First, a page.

PETA President: Tilikum Died for His Freedom

3 minute read
Newkirk is the president and a co-founder of PETA.

Tilikum—an orca who was imprisoned at SeaWorld for nearly three decades and was the “star” of the damning documentary Blackfish—finally has his freedom. But he shouldn’t have had to die to get it.

Caring people worldwide have urged SeaWorld to release Tilikum and the other orcas languishing in its tiny concrete tanks into coastal sanctuaries, where they could enjoy some semblance of the life that has been stolen from them. But the company has staunchly refused. Instead, it feeds the public lines about “family“—but families don’t keep their members in tiny, barren spaces for life and exploit them for decades to make a buck.

When Tilikum was just two years old, marine “cowboys,” who kidnap orcas to sell to amusement parks, took him from his real family—his pod—in the open waters off Iceland. For the rest of his life, he was forced to live in tiny tanks and cramped enclosures, unable to use his echolocation, hear or see his relatives, swim long distances or do anything that resembled living naturally.

He was trained to eat what he was given and to do what he was told. He was also trained to roll over—so that marine park workers could masturbate him with a gloved hand and collect his semen in a container. SeaWorld used him as its chief sperm-producing machine, churning out more performers through artificial insemination. The company’s announcement that it would end its orca-breeding program came too late for Tilikum, who was bred 21 times. Eleven of his offspring died before he did.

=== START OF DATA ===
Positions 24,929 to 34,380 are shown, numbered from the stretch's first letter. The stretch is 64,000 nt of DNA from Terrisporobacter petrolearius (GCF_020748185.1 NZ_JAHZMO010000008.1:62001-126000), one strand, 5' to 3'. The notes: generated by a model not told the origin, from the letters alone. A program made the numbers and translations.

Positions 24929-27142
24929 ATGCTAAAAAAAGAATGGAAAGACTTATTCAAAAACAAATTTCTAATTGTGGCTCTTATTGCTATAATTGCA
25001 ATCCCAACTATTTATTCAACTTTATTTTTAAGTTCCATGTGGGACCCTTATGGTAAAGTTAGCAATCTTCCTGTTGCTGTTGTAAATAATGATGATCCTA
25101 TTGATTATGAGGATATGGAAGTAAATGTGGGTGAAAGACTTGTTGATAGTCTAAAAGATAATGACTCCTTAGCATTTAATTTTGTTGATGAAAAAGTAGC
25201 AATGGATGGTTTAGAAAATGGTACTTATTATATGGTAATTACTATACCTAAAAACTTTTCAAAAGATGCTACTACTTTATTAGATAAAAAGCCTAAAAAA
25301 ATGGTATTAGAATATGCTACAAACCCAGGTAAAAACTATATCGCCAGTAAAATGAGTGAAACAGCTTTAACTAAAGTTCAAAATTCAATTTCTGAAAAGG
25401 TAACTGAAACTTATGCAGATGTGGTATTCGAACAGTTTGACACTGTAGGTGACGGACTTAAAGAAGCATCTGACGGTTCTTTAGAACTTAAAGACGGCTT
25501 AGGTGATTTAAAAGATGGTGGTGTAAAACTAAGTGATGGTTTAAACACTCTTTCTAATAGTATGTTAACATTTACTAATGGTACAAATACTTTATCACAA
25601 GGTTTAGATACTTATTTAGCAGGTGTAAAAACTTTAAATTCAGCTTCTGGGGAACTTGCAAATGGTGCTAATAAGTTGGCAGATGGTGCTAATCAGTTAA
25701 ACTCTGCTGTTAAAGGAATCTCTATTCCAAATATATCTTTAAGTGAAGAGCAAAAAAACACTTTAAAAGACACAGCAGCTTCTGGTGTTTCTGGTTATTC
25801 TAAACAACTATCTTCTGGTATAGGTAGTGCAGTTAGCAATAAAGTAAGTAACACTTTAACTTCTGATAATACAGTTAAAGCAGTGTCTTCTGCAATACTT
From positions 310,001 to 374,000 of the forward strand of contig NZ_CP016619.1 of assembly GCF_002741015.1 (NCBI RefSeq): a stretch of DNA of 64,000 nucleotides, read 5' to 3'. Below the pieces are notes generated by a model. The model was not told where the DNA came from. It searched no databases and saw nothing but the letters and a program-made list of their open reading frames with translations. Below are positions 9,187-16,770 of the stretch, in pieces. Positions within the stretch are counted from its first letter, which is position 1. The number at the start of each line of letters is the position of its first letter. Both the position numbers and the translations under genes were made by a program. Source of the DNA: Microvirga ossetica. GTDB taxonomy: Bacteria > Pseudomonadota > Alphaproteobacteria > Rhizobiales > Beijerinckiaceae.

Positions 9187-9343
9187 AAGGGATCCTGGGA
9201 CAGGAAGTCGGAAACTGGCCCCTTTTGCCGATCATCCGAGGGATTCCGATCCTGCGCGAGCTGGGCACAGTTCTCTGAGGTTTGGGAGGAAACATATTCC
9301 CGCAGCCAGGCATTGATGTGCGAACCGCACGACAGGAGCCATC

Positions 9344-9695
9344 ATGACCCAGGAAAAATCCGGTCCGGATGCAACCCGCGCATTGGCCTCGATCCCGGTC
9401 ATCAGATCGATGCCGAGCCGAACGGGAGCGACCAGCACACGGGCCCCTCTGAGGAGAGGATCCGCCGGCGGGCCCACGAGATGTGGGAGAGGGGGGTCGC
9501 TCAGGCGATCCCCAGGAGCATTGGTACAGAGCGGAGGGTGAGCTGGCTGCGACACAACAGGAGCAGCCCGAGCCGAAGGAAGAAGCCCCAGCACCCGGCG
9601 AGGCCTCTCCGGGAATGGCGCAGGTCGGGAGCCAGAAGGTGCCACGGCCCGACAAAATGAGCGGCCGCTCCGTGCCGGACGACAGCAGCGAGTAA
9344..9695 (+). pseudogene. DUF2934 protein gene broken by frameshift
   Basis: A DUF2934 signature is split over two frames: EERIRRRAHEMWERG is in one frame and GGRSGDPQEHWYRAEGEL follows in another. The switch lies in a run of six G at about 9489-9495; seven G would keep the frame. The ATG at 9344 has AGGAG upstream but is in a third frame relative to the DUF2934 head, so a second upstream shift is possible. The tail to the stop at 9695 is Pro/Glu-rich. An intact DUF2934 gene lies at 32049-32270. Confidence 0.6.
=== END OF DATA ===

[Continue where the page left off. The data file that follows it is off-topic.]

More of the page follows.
He was kept in tanks with no escape from aggressive, incompatible orcas, who often left him torn up and bloodied. The constant stress and deprivation drove him to lash out. He killed three humans—including trainer Dawn Brancheau in 2010—and wore down his teeth to nubs by gnawing on the underwater bars of his prison. Confined to an enclosure that was, to him, the size of a bathtub, he slowly lost his mind. Finally, his body gave out as well.

Tilikum died in an artificial environment where he did not belong. He never again felt the waves and tides or knew the joy of swimming with his family and exploring the vast ocean. His miserable life is over, but there’s still a chance for the other animals trapped at SeaWorld—including his ten surviving offspring. The company can and must immediately begin a plan to rehabilitate and return all the orcas, beluga whales, bottlenose dolphins, sea lions, walruses, penguins and others back to nature or release them into coastal sanctuaries.

Dying should not be the only way that animals imprisoned at SeaWorld get to escape their tanks.

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